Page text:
New Hampshire does not levy a general state income tax on individuals. However, the state does tax investment income and business profits.
If you have earned a certain amount of investment income and/or business profits (described in detail in the "NH Income Tax" section), you may have to file a New Hampshire tax return. Though you cannot efile tax forms for these types of income on efile.com, you can work with one of our live, online Tax Professionals.
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New Hampshire Tax Facts
NH Income Tax:
New Hampshire has no general personal income tax, but the state does tax interest and dividends at 5%. This tax is due from resident individuals, partnerships, limited liability companies, and fiduciaries with nontransferable shares earning more than $2,400 per year (joint filers: $4,800) from their investments.
An exemption of $1,200 may apply for the following:
- Residents who are 65 of age or older
- Residents (of any age) who are blind
- Disabled individuals who are unable to work (and had not reached their 65th birthday)
NH Sales Tax:
New Hampshire doesn't have a state sales tax.
More information on New Hampshire Sales Tax
NH Personal Property Tax:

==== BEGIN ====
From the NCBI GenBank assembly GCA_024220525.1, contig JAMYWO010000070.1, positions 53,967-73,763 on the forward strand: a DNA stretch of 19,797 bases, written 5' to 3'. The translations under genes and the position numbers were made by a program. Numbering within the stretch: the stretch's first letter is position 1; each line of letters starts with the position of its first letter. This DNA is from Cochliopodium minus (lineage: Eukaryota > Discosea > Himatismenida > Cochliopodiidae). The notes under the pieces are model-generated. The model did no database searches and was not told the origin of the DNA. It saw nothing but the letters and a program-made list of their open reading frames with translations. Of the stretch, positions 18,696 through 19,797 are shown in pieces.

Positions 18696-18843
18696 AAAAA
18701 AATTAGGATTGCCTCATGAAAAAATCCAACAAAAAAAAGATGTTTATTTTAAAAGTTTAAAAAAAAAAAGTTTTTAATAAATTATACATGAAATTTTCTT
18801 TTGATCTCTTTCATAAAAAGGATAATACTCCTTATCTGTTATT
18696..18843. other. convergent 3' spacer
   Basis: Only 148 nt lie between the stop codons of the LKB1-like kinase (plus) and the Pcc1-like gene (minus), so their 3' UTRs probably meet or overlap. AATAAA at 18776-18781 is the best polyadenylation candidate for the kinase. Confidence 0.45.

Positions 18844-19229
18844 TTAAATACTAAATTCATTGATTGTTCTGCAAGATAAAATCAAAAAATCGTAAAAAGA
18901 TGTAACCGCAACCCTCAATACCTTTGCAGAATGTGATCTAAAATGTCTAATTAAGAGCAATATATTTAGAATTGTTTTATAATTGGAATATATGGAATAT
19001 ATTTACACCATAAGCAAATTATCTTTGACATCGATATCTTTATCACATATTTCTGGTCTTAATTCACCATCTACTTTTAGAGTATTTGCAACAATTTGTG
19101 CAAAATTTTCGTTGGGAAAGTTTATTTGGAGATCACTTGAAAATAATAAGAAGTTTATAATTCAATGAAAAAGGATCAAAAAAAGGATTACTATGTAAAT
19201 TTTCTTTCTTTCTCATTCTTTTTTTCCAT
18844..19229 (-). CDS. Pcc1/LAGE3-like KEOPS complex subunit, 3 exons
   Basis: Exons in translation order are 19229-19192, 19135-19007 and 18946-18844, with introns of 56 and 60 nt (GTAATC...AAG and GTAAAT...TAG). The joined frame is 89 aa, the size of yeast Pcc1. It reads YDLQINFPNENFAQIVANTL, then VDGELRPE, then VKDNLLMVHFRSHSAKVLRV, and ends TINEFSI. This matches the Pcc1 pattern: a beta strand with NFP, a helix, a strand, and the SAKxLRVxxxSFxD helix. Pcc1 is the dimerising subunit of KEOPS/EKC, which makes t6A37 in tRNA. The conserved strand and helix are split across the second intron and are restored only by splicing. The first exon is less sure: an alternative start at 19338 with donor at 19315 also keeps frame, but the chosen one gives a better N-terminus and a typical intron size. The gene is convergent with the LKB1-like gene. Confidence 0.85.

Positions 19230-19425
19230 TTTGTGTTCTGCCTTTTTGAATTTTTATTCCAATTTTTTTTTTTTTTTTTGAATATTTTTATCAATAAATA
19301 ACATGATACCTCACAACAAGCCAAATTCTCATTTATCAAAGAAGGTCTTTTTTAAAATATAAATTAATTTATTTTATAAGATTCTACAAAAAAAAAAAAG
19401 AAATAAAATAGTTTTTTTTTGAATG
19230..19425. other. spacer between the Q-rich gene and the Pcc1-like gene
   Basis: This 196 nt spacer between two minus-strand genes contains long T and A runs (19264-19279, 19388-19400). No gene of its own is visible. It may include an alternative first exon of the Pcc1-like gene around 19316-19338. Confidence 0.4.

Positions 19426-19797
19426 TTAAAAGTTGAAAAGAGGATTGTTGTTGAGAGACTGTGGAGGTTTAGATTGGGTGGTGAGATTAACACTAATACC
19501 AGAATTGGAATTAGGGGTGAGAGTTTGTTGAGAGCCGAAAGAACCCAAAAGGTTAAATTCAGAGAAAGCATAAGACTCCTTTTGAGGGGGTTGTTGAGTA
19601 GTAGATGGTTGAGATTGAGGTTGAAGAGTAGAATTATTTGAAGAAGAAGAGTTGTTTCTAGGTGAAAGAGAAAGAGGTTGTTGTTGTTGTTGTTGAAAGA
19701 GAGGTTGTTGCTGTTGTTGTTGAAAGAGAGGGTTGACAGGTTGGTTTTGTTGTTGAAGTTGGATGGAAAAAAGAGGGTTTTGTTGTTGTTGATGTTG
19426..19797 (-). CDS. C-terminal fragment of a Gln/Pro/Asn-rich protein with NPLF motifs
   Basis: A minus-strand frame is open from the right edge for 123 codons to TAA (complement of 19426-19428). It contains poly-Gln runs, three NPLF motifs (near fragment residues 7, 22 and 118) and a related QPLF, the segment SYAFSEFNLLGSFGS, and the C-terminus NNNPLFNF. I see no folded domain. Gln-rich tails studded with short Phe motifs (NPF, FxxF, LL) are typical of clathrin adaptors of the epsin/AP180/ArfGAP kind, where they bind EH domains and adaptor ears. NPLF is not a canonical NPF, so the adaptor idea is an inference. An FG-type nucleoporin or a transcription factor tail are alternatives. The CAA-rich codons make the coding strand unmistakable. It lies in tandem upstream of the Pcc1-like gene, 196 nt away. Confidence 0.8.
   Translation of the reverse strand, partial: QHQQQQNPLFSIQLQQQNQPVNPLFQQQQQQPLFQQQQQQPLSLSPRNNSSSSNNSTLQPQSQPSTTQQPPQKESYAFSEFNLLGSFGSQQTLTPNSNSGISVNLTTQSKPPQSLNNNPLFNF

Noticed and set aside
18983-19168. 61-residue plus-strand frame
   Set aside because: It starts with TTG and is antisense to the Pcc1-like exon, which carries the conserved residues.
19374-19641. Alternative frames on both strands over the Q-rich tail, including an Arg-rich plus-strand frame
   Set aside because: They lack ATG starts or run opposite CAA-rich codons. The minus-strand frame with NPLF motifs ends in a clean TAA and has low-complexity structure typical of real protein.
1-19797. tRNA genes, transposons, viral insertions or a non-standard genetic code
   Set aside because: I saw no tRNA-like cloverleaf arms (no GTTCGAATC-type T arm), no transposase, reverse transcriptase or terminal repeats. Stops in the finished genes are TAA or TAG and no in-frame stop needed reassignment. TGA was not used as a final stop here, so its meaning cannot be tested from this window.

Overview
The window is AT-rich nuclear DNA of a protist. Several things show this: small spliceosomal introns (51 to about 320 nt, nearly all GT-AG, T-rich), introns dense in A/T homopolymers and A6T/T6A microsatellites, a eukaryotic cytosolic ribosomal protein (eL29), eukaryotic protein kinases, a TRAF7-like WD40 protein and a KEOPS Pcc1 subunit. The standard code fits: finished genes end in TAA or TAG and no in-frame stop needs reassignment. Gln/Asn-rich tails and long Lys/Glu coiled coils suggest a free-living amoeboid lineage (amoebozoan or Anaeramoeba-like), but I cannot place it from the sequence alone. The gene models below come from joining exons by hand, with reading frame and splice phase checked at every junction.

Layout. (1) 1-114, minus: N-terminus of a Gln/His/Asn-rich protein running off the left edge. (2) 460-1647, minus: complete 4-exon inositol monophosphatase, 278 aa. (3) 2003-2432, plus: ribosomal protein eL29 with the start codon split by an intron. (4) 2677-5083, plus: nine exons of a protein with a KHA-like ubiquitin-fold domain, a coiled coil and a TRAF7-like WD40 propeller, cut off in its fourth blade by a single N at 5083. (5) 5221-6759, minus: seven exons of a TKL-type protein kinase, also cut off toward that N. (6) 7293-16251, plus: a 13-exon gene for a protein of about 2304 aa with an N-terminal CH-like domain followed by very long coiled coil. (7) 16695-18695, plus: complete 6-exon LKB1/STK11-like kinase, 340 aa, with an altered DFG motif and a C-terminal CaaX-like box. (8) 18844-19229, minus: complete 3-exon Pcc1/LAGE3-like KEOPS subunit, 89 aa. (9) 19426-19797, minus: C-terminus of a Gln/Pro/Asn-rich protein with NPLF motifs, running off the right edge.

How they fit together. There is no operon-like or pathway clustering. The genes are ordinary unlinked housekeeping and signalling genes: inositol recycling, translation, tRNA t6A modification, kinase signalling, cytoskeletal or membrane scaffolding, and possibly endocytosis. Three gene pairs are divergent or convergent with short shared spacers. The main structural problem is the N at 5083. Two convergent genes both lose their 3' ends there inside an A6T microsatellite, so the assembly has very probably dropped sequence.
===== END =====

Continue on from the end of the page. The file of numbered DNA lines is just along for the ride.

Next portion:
Personal property taxes in New Hampshire are collected at the local level. Municipalities send tax bills to the location of the property on an annual, semi-annual, or quarterly basis. Tax due dates are based on the bill's issue date. The assessed value of residental property is based on 100% of the full market value. Local tax rates are adjusted to reflect the property's value changes. These equalized tax rates (ETR) reflect the local properties' true market values.
Odd Tax Fact:
New Hampshire has a timber tax. This is imposed on all of a landowner's timber at 10% of the stumpage value at the time it's cut down.
The following types of timber are exempt from the tax:
- Ornamental and shade trees
- Christmas trees
- Nursery stock
- Sugar orchards
- Firewood used for maple syrup manufacturing
- Firewood used for domestic heating (must be 20 cords) and/or saw logs for personal use by a landowner within the state (must be 10,000 board feet)
State Tax Agency:
For more information, you can visit the website of the New Hampshire Department of Revenue Administration.
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